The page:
“At her core, she would always be autistic. People called it a disorder, but it didn’t feel like one. To her, it was simply the way she was.”


myrambles1reviewqqq

Dear The Kiss Quotient, it’s not you, it’s me. I should have known better than to pick you up even though contemporary romance isn’t really my thing. I should have investigated better and discovered you were filled to the brim with sexy scenes, because it would have avoided both of us a lot of pain. Oh yes, for someone allergic to adult content and sexy scenes, The Kiss Quotient is 200% the wrong book to go for. Kind of late for that now, isn’t it? Oh well… I guess I have only myself to blame for this. Even though this story was definitely not for me, I can definitely understand why there is so much love for it. Contemporary romance fans are probably in heaven with this book, because there is one thing I can’t deny: Helen Hoang knows how to write. And not only the writing style is very engaging, but the character development is simply spot on. As much as I hated all those steamy scenes, it was due to main characters Stella and Michael I made it to the very end of this story. Stella is unique, quirky and simply brilliant as a main character. I love how realistic her Asperger’s is described and incorporated in the story (it shows that the author used personal experiences) and how it shines a light on autism as a whole. Michael has his own personality, history and problems and I really liked those family dynamics combined with Stella and their story. Were there a lot of cliches and typical romance tropes involved? Yes. Will your glasses (if you use them) get all steamed up while you read The Kiss Quotient? You bet. But if you love the genre, you will fall in love with this story as well.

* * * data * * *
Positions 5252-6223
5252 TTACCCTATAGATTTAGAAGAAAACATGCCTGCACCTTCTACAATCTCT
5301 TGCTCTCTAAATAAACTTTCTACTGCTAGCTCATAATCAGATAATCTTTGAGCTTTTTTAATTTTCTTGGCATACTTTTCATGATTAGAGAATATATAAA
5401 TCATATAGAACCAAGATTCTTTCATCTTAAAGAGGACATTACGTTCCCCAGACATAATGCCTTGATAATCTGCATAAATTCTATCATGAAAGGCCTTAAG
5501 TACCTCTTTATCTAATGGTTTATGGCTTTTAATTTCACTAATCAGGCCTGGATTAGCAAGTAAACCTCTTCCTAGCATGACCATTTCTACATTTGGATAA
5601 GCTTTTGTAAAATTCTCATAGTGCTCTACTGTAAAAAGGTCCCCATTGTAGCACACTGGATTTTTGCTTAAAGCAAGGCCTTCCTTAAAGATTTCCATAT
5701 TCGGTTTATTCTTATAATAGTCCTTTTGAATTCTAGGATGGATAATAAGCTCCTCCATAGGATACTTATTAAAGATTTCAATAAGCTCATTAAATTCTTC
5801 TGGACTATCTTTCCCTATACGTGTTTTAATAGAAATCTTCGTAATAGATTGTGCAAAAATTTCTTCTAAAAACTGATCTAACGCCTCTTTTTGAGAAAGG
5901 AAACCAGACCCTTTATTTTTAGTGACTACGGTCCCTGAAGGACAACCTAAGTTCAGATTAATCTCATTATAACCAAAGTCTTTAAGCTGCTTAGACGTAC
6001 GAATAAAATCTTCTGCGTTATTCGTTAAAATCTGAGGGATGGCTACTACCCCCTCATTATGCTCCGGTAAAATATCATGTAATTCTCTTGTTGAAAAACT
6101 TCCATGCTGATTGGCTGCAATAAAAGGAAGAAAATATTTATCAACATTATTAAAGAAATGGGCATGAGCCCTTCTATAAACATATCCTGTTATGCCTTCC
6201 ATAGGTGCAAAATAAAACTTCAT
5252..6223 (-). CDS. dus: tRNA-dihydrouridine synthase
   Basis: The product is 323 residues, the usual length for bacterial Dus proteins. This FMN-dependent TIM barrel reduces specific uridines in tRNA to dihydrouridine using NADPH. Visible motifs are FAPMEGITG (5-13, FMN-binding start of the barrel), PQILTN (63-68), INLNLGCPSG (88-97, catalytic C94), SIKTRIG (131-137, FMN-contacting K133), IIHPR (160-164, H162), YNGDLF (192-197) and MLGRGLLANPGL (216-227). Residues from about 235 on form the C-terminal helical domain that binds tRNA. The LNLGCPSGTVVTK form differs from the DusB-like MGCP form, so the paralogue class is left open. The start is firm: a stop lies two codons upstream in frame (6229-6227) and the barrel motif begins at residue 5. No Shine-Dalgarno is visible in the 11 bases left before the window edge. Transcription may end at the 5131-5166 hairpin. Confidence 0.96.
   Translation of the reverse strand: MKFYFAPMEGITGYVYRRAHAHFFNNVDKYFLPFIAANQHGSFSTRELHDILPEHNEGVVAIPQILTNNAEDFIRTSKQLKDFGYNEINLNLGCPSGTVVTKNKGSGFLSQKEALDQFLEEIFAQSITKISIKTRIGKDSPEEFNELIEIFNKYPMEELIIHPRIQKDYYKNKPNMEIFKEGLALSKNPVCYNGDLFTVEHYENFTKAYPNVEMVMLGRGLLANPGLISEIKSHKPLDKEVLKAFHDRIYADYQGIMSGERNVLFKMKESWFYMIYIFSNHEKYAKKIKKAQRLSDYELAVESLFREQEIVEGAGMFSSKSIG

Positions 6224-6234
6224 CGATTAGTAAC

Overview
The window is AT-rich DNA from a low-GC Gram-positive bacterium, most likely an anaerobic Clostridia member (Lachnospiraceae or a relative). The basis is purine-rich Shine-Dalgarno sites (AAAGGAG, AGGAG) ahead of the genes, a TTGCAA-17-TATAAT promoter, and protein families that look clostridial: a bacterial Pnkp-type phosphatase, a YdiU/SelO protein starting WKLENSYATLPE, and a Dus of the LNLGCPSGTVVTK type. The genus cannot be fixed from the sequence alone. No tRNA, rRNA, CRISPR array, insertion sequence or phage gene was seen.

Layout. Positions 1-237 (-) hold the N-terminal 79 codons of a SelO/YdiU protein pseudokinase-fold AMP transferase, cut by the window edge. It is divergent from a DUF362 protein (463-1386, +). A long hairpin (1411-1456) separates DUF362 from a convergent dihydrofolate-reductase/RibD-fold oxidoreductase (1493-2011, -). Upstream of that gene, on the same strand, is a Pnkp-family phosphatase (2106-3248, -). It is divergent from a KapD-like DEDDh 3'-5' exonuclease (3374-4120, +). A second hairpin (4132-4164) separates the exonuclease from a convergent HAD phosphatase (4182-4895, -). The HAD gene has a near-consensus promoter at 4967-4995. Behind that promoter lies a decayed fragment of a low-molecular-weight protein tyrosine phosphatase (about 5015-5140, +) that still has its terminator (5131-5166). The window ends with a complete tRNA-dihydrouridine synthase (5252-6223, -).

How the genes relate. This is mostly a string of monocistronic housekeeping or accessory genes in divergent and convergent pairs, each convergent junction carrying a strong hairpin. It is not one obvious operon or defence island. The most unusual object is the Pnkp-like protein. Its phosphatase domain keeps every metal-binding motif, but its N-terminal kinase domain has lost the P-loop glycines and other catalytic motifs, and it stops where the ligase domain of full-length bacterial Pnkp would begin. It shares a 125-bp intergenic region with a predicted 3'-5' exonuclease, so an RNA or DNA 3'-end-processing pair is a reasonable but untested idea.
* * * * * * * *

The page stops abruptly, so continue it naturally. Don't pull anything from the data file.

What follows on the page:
Title: The Crown Of Embers
(Fire And Thorns #2)
Author: Rae Carson

Genre: YA, Fantasy, Romance
First published: September 18th 2012
Publisher: Greenwillow Books
Finished reading: January 4th 2019
Pages: 416

“I lie awake for a long time, wondering which would be more foolish, to prepare for something that may never happen, or not to prepare for something that might.”


myrambles1reviewqqq